Daniel’s World, also part of the Czech Joy competition, drew a large crowd, considering the subject: Daniel, a self-described pedophile. This 25-year-old writer/student shares his musings and reflections, his struggles and his fantasies through his journal entries, his therapy sessions, his on-camera monologues, his public readings, and his conversations with friends and fellow pedophiles. As a parent of a nine-year-old, I was naturally hard-pressed to empathize with Daniel, as candid and honest as director Veronika Lišková enabled him to be. But to her credit, Lišková patiently takes us into Daniel’s world, and I came away with at least a better, albeit unsettling, understanding of him—and although he describes his fantasies throughout the film, he never acts upon them. In an interview with Radio Prague, Lišková elaborated on filming this particular subculture of nonactive pedophiles: “I think it is important to sometimes show that there can be somebody who is born with this orientation… Because each person deserves to be regarded in relation to the presumption of innocence.” The film won the Audience Award at Jihlava.

As part of the Between the Seas competition of Central and Eastern European films, Tristia: A Black Sea Odyssey, from Polish documentarian Stanislaw Mucha, takes us on a wild road trip through six countries along the shore of the Black Sea. Starting in Odessa, Russia, and ending in Romania, Mucha introduces us to a sometimes tragic, sometimes comic, sometimes bizarre tableau of storytellers, hustlers, historians and poets. Mucha is a conscious presence throughout this travelogue, goading the locals to not only regale him with tales, but to perform and pose. The result is a rich panorama of not only Putin Era realities, but also echoes and refractions of the centuries-old work of the 8th century Roman poet Ovid, who was exiled to the Black Sea, and whose elegiac poem “Tristia” inspired the title of the film.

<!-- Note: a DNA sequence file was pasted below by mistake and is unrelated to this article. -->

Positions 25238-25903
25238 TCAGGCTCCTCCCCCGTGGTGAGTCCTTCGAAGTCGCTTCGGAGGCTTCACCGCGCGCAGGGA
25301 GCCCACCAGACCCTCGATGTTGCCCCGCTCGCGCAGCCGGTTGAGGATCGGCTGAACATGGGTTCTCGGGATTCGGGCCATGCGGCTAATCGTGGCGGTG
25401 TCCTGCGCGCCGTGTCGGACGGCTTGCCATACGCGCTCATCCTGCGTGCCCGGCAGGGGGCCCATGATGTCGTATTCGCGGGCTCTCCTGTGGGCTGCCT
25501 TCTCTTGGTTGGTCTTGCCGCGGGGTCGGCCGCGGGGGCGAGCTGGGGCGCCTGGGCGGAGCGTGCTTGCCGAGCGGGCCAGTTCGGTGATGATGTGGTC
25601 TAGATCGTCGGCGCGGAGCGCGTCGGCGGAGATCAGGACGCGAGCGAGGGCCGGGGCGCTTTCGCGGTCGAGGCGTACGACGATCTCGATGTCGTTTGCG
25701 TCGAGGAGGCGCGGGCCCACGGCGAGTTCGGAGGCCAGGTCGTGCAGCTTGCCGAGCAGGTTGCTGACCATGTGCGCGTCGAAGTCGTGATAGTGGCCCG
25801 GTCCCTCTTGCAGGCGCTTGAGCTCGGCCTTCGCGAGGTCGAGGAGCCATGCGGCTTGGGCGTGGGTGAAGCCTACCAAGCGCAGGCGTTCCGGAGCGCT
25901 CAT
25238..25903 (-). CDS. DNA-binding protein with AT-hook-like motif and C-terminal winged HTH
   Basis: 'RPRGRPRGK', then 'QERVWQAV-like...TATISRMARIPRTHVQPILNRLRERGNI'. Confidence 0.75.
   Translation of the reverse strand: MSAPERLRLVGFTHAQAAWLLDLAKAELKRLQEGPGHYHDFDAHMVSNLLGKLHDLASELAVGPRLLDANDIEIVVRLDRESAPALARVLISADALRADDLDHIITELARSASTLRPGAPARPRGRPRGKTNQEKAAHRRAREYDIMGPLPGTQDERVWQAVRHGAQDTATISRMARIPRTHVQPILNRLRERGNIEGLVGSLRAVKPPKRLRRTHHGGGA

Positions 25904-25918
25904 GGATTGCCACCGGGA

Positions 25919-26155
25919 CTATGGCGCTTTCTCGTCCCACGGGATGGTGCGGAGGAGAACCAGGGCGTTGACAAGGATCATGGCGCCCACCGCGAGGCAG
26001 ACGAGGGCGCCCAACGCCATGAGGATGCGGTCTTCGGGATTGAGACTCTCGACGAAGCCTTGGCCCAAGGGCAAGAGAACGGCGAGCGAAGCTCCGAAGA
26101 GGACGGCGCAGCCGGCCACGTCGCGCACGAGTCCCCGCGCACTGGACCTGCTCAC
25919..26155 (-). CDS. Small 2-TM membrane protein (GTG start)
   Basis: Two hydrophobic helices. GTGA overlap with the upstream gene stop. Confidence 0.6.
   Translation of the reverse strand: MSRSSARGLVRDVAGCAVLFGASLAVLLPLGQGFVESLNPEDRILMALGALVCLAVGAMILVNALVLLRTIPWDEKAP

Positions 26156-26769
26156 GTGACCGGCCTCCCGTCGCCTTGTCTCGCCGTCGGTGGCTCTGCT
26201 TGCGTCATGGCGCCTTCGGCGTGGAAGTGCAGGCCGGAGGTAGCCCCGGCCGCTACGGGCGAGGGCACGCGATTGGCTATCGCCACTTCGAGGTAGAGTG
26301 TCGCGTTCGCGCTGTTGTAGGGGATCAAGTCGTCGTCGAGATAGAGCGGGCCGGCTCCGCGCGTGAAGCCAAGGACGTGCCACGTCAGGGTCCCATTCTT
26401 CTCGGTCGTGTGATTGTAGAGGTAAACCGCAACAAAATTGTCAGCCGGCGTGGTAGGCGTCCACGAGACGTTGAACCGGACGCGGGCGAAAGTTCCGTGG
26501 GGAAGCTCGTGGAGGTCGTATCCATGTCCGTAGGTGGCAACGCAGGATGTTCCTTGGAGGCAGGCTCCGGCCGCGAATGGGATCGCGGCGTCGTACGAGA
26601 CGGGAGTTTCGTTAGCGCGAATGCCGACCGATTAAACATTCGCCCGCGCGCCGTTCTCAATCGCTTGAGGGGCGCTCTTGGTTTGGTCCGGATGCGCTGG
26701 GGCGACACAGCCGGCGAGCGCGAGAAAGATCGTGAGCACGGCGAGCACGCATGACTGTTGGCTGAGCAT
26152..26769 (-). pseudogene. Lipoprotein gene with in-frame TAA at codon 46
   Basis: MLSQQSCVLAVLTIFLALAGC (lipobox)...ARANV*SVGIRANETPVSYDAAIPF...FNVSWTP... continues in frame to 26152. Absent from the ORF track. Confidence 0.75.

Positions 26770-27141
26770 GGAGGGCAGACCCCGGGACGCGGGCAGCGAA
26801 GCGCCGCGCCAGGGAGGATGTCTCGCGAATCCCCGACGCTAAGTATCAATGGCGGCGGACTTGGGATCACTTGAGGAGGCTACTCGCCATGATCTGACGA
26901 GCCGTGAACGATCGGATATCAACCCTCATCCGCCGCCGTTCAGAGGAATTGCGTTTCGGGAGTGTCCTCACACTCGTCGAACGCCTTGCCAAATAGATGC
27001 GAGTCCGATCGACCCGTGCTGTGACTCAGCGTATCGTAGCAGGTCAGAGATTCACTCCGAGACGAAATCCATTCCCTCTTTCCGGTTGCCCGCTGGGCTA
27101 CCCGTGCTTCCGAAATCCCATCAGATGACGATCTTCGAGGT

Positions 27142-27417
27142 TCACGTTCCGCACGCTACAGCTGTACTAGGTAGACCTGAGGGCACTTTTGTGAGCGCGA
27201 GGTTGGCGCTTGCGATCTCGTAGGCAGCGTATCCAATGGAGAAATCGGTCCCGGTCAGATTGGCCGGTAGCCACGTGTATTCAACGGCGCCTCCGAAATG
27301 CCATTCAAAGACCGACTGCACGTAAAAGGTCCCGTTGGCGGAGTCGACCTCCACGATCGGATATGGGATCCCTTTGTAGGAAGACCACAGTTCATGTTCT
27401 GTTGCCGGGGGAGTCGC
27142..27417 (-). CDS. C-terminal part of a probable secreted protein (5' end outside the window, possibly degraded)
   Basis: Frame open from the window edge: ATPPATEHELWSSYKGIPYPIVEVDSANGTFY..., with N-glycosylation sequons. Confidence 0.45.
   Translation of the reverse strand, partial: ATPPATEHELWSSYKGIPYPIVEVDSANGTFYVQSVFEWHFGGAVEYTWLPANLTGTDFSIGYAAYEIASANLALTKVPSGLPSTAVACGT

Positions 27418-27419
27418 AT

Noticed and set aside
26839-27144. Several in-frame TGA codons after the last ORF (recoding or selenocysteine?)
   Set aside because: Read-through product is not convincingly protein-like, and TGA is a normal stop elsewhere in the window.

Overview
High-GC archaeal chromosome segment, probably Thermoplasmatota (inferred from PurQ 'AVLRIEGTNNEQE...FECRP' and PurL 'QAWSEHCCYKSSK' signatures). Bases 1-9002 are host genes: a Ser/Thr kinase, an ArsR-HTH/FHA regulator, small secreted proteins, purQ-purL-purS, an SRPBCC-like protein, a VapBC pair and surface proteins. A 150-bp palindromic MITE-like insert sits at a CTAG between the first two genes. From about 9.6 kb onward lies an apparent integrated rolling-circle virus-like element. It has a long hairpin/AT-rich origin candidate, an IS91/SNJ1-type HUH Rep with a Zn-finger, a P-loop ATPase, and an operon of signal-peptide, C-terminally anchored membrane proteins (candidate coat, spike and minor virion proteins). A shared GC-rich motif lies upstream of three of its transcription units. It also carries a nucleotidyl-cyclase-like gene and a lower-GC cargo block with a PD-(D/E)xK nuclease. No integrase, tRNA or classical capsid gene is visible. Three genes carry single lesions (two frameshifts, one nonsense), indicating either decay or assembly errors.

Part of the International Competition, Ming of Harlem: Twenty-One Stories in the Air takes a tabloid story from 2003 about New York resident Antoine Yates, who kept a Bengal tiger and an alligator in his Harlem apartment as pets, and renders it into a meditation on human-animal relationships. British director Phillip Warnell not only tracked down Yates to provide the narration, but built a replica of Yates’ apartment and convinced a zoo to lend a Bengal tiger and alligator to let them meander around the set, making for a dreamy, almost fairy tale mediation.

I was not familiar with the work of Serbian director Zelimir Zilnik prior to my visit to Jihlava, but the filmmaker was on hand to present a selection of his oeuvre, which dates back to the 1960s, during the Tito regime. Tito was regarded as a “benevolent dictator,” and Zilnik and his contemporaries enjoyed an uncustomary degree of artistic freedom for that era. His films offer a wry take on homelessness, poverty and unemployment. In one short film, he rounds up a corps of homeless men and invites them to spend the night in his apartment, much to the consternation of his wife and young son. This touch of absurdity informs his work through the end of the Cold War and beyond the tragic breakup of Yugoslavia.

Zilnik was the lone juror in the International Competition—an indicator of the frivolity that would enfold at the awards ceremony that closed the festival, most of which was in Czech. The festival had run out of headphones for simultaneous translation, so I laughed along with the audience and the witty MCs, who I imagined to be the far more sophisticated cousins of fictional dissidents George and Yortuk Festrunk, those wild and crazy guys from the early days of SNL.

 

Tom White is editor of Documentary magazine.